This afternoon she speaks out on a number of topics, including:
√ Her famous red hair, inherited from her mother. “I don’t think my hair had anything to do with my career. I hope to God it was my ability. I’m a professional, trained actress. I wasn’t discovered in an ice-cream parlor.”
√ Why she never married Wayne. They were linked in gossip columns much as Tracy and Hepburn were linked. “Oh, goodness no. We never, never, NEVER talked of marriage. It was never a romance. We had a fabulous friendship. We were each other’s best friends. Besides, he always married Latin women.”
√ The feminist backlash against some of her characters, including Mary Kate, who, like Kate in “The Taming of the Shrew,” finally appears to submit to brute force. “You’re analyzing the picture. It’s a great story. You don’t have to go into it that deep. You just sit back and enjoy it. I can’t stand all this analyzing of characters. It drives me crazy. A great story is a great story.”
√ Her on-screen rapport with the Duke. “I’m 5-foot-8; he was 6-foot-4. We looked like a good physical match. You knew if I hit him I could hurt him, but he was strong enough to control me. The public must have liked it, because they sure bought plenty of tickets.”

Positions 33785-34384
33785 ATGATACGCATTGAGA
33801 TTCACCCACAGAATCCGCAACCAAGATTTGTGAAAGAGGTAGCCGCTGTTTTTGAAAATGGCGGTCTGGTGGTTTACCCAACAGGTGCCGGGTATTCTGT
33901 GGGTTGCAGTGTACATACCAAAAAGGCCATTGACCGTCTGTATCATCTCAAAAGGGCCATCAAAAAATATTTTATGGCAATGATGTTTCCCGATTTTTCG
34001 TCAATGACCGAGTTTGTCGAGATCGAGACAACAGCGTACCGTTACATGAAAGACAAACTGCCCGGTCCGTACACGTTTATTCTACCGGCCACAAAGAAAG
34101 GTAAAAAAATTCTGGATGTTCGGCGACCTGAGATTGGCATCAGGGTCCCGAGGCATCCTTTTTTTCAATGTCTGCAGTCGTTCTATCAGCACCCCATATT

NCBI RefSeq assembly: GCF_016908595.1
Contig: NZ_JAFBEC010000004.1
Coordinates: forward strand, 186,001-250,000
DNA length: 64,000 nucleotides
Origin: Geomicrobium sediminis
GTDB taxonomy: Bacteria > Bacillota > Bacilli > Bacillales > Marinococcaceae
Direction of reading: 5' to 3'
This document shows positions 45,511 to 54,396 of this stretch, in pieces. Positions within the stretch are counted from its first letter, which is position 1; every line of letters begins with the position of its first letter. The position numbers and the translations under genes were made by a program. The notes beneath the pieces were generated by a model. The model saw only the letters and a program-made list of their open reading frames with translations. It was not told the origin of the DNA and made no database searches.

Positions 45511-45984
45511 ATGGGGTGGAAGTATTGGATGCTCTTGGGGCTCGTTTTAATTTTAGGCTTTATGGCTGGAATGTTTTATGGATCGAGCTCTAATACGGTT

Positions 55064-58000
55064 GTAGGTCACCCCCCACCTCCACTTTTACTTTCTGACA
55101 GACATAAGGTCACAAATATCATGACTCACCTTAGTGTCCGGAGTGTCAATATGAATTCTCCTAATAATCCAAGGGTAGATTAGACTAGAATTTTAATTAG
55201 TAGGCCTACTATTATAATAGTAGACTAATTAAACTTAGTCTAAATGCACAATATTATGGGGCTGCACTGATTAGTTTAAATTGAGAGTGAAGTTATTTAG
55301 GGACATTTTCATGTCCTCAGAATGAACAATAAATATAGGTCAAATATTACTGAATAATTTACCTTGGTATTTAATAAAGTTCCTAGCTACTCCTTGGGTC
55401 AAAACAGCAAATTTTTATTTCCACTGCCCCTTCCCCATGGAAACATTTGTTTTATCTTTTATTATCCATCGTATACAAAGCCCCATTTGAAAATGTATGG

√ Legendary director John Ford’s special talent. “He was the total boss on his set. He controlled his set. No actor or actress dared step out of line. So you could relax and worry about your role, not about some actor upstaging you.”
√ The times she feared for her safety. “I was hurt on ‘The Quiet Man’ when Duke dragged me across the field. I had back surgery for a ruptured disc. On ‘McLintock!’ I fell and chipped the ends off four teeth. I was running full tilt in an area that had chopped gravel. Duke was supposed to catch me. I trusted him so much. I fell flat on my face in the gravel. I was bleeding in 24 places when they picked me up.”
O’Hara’s return to the screen has been so painless (“the first day on the set was like the last day 20 years ago”), there’s a good chance we’ll see her and Quinn in “Only the Lonely, Part 2.” “There was a lot more to the romance between Rose and Nick (Quinn), but it wound up on the cutting-room floor. Maybe we’ll find out what happens to them in the sequel. We’re already talking about it. But it wouldn’t be for another year. Not until after ‘Home Alone 2.’ “